“I transferred back to Brisbane and took a Chief People Officer role with another scale-up, which was fun for the time that it lasted. But I think there was a bit of a values mismatch for me, probably for the first time in my career in a long time. So, I was faced with this decision personally, where like, "Is this something I can stay in? Or is it something I need to walk away from?" So, I walked away and did my time, finished up end of last year. And here I am.”
Lucy has had such a full career, and it keeps on going! We had to know what advice she’d give someone looking to follow in her footsteps, as well as the best advice she’s received.
“I think the best career advice I've ever had is to genuinely be yourself and be very clear on what your purposes and what your values are. And if it is not a match, do not go. If you have the option in your life and you get to choose, choose. Take the choice.”
Strivin & Thrivin Ep 36. Alex Conomos - Senior Marketing Manager
This week on Strivin & Thrivin, we spoke with Alex Conomos, Senior Manager for Content Marketing and Social Media at Audible.
Alex spent a lot of time in the media and entertainment industries, with a focus on food. It all started in food magazines, which then saw her move from editorial to advertising, before realising that the place for her was in marketing.
Next up was food and lifestyle TV at Foxtel, then Alex launched Australia’s first food channel, SBS Food. But if there’s one thing that was consistent with every one of those marketing roles, it was working with storytellers.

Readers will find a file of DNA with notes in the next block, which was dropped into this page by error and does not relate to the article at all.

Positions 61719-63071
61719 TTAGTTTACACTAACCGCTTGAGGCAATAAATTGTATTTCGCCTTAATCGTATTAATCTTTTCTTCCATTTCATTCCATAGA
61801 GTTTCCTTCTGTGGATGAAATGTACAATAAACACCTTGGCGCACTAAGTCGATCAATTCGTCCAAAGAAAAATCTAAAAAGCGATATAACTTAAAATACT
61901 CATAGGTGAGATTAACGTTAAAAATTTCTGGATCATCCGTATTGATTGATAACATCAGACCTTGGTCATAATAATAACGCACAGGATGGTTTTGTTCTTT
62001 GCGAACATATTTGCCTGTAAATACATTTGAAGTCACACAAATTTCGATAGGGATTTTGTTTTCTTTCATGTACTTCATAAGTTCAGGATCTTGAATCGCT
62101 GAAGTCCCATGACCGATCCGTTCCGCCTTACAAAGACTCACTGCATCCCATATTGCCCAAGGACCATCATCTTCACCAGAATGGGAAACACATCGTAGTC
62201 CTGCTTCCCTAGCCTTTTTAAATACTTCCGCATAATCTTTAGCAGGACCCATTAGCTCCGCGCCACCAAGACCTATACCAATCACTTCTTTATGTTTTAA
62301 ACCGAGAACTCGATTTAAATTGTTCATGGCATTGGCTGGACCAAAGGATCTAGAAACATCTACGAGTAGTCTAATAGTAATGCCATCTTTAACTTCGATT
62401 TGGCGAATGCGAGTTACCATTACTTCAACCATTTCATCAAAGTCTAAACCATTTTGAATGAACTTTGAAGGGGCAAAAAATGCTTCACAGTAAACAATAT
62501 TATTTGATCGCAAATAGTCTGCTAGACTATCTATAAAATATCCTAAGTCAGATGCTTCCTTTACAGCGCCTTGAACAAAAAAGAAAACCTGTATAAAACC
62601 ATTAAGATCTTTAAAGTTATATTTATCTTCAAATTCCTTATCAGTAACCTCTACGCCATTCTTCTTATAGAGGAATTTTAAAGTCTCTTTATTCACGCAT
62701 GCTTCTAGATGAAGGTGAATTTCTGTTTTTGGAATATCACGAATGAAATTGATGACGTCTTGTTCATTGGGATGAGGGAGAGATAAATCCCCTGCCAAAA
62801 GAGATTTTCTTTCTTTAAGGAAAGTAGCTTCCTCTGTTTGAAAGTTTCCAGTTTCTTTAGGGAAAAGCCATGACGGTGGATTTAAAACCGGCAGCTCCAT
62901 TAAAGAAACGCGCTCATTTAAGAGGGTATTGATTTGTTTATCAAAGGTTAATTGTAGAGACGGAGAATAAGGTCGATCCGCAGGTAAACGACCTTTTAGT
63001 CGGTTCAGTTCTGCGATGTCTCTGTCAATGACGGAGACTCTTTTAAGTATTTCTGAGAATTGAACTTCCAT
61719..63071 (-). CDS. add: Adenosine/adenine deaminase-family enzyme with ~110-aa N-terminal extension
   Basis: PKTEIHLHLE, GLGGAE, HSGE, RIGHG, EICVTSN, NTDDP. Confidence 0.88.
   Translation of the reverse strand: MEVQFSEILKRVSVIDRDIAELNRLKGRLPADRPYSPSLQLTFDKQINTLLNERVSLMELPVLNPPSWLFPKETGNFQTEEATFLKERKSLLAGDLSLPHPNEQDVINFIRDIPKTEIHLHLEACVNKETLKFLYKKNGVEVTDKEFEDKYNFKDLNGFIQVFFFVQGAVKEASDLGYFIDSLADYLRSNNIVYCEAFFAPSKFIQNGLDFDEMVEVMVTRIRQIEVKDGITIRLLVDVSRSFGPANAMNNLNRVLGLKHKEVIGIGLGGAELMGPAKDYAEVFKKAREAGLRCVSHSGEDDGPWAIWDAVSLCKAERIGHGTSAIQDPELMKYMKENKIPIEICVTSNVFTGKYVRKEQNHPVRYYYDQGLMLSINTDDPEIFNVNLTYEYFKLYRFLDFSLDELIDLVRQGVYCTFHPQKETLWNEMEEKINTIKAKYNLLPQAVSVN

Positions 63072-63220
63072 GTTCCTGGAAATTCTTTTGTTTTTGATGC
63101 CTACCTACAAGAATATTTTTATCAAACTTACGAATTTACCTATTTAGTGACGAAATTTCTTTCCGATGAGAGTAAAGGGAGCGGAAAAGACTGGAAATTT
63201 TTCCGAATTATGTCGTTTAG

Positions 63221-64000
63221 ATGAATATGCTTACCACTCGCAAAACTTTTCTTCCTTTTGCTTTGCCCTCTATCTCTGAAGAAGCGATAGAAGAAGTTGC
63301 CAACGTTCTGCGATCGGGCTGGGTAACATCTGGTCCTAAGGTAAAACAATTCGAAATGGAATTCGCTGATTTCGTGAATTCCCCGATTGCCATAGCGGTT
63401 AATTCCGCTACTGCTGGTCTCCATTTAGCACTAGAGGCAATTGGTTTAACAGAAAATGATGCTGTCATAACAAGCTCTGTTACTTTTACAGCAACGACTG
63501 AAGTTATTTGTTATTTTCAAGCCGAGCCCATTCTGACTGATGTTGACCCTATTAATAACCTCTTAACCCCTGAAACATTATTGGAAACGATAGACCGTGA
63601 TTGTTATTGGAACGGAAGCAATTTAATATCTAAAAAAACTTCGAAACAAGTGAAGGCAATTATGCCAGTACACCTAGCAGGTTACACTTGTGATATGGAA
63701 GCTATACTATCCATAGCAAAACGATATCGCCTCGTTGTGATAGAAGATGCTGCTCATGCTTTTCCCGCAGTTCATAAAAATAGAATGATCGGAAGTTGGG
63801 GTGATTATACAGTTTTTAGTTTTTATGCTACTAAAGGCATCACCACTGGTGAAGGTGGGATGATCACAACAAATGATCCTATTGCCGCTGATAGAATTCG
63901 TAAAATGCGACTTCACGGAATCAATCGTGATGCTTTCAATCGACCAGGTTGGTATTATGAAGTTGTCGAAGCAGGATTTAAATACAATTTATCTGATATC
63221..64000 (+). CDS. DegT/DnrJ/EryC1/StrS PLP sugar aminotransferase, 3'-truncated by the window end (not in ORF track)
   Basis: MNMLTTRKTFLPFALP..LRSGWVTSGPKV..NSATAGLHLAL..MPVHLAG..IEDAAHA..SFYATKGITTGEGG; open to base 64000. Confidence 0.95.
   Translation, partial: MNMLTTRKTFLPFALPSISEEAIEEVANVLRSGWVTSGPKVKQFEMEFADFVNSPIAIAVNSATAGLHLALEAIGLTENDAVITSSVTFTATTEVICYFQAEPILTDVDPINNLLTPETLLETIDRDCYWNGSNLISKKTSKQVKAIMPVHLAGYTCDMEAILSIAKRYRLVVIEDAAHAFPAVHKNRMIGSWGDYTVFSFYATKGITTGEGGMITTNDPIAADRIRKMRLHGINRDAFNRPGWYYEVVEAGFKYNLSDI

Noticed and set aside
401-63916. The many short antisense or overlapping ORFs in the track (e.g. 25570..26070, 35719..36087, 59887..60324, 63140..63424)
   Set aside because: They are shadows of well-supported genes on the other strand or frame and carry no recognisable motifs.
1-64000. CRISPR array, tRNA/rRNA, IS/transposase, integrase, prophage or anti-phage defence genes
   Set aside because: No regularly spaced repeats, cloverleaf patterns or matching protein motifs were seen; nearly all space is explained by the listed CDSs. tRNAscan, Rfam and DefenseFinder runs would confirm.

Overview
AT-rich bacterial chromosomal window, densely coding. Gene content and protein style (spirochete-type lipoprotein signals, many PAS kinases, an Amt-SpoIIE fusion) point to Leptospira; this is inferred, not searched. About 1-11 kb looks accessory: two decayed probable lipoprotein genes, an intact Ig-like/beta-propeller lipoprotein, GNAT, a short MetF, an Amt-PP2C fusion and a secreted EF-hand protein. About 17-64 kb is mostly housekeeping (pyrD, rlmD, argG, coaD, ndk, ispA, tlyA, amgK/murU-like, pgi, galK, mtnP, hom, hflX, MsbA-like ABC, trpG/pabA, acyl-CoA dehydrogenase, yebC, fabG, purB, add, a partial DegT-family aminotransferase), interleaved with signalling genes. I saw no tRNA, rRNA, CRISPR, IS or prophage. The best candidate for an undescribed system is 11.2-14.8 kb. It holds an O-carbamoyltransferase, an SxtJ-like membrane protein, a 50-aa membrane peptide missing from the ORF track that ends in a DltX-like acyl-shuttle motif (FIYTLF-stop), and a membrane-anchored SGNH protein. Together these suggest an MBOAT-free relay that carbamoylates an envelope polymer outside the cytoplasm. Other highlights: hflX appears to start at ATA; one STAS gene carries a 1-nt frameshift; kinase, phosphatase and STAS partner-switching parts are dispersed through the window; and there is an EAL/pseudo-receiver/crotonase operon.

“Working with my internal content teams, executive producers, writers and chefs, I would help mould their ideas and their content into something really fantastic that audiences would love. And work out the right way to shape it, brand it and package it all up so that audiences would really, really engage with it.”
That leads us to Alex’s current role at Audible (which surprisingly, isn’t food related!), with a focus on their Audible Originals - audio storytelling that’s created to be listened to.
Alex already has an impressive resume, and has only added to it by working on projects with Eric Bana (yes, THE Eric Bana), Sarah Wilson (author of I Quit Sugar) and, Audible has recently announced a collaboration with another iconic Aussie, Cate Blanchett!
With big names signing on to create original audio projects tells us one thing, audio is here to stay.
“So now is the time to be working in audio. It's having a resurgence, there's so much flex in the medium and because we're quite a small and nimble team, I'm able to work really closely with our content creators. Whether it's the writers, the hosts, the narrators - many who are coming in from film and screen and stage - and work with them on packaging up these Audible Originals into something fantastic that we can take to our members and to our prospects as well. And it's becoming a much bigger focus of the business globally. So a really exciting time to be working at Audible.”